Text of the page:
Notes from Herb Heaven
This perennial herb is a must in the kitchen and a king among culinary herbs. It has a most distinctive scent and flavour. Tarragon originates in southern Europe and grows to a height of about 50 cm or more. The leaves are dark green, long, slender and pointed. The flowers are lime green and set in clusters. Pick out flower stems to encourage leaf growth.
Tarragon dies down in winter but bounces back once spring returns. Mulch the plant well in winter. It likes full sun, although it grows in partial shade as well. Although tarragon likes to grow best in cool and warm climates, it will survive in hot arid conditions if watered regularly. When preparing a spot for tarragon, add a good spade of well-decayed humus to the ground. Give tarragon a place in sandy, well-drained soil. It does not like to be waterlogged. Water regularly in summer but ease off in winter when it goes into its dormant stage. French tarragon (which is better in the kitchen that Russian) does not grow from seed. Divide the roots in spring or take cuttings. Fertilise once a year in early spring. Harvest the leaves carefully in summer.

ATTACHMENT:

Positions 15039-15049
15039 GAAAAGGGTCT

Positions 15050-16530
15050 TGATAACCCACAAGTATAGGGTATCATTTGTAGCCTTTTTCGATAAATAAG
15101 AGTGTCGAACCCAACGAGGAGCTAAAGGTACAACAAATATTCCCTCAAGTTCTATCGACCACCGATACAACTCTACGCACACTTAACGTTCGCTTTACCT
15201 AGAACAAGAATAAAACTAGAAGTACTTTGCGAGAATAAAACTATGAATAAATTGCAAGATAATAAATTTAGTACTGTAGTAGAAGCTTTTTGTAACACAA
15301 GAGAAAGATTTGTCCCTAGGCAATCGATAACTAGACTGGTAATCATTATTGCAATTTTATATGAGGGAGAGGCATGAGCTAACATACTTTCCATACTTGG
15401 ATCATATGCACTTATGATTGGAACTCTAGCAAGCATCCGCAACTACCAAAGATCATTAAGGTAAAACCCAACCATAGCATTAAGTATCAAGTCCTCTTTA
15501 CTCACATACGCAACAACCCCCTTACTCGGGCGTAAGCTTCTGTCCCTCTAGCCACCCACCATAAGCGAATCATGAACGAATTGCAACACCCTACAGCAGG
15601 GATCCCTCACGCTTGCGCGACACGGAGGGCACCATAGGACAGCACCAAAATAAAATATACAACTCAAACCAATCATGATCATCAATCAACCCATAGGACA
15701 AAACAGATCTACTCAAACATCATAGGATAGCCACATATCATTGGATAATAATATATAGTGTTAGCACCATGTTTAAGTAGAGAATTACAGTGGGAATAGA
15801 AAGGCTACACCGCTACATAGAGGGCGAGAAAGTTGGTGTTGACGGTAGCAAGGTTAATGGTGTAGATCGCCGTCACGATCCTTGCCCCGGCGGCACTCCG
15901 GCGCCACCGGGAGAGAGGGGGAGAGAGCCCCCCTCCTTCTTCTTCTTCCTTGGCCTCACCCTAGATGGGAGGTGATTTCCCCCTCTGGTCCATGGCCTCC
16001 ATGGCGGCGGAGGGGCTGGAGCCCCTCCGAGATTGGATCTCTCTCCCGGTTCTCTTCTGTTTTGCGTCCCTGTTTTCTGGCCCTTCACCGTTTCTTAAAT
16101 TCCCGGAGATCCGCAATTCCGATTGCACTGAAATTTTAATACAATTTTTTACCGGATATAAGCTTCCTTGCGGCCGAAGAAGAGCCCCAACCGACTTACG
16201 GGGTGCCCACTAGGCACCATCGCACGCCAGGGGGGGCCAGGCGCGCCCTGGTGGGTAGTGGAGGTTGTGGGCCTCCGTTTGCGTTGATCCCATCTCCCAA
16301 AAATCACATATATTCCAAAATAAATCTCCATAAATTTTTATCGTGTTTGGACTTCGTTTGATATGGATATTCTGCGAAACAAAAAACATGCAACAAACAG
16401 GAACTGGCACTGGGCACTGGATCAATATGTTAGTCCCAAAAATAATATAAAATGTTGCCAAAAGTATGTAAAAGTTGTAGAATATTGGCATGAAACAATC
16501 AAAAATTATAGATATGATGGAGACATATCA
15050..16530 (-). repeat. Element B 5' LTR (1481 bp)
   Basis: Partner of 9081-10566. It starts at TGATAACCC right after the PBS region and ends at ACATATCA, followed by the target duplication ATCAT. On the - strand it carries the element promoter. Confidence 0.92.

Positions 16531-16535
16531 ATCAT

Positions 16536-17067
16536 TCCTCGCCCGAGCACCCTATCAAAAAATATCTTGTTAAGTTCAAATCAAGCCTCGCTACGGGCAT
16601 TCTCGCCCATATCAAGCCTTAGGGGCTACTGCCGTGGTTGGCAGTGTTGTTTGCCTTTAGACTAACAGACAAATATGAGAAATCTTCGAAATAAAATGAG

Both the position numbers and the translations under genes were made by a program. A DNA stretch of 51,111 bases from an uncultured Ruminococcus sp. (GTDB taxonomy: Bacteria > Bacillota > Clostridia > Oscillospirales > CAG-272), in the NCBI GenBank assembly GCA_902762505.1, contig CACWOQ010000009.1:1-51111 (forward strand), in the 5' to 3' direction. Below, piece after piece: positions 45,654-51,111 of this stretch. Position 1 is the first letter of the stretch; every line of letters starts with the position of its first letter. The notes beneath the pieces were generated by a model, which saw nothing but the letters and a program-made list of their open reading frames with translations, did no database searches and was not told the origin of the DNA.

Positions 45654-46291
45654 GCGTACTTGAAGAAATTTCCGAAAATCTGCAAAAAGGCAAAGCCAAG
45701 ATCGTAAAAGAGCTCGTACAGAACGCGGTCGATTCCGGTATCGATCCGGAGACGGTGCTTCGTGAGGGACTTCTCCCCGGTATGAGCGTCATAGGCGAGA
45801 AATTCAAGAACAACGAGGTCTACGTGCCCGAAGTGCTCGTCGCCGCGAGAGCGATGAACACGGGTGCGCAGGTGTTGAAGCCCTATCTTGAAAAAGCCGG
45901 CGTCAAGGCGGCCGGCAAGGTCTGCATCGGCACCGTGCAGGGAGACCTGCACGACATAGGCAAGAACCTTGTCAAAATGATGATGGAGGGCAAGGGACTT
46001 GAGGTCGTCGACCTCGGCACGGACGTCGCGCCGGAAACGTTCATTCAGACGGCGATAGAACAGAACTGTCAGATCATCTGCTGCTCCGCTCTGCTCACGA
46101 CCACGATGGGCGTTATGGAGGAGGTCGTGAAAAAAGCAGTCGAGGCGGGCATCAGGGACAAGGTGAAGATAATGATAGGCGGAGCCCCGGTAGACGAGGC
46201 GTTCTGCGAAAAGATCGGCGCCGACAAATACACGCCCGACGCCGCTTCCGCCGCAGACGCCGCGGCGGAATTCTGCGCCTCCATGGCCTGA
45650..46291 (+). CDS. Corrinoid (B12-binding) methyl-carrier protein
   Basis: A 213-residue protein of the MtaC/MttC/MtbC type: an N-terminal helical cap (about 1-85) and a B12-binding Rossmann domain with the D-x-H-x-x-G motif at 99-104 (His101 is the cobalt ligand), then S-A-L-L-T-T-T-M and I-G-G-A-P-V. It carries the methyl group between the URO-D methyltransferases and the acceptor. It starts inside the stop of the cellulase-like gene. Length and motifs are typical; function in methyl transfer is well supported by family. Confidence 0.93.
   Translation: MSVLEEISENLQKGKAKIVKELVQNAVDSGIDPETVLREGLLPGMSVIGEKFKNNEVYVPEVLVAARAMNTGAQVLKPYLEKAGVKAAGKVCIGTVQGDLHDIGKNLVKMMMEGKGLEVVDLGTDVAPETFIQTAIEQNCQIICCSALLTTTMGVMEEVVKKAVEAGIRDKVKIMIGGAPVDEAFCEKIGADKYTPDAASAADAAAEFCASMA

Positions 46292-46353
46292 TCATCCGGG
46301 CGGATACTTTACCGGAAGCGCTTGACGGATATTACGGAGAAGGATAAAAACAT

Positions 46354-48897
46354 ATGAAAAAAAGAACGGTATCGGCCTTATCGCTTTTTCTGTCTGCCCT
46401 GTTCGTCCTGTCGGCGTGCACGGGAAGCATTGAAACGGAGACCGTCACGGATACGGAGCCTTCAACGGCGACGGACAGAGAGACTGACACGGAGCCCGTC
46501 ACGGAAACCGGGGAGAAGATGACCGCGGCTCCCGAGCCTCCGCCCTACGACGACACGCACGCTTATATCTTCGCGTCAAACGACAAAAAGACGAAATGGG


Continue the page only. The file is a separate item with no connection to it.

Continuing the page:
The leaves can be wrapped in plastic and frozen for up to six months. You can also chop the leaves and put them in an ice-cube tray with a little water. Dry the leaves by hanging them in bunches upside down or lay them on a drying rack in a cool dry place. Store the dried leaves in airtight containers, although a lot of flavour will be lost in the drying process Tarragon is a favourite for flavouring oils and vinegars. Chopped fresh tarragon goes well with poultry, fish, vegetables (especially green beans), mayonnaise, sauces and salad dressings.
Try it with cottage cheese.
Tarragon Cream Sauce for Fish
75 g butter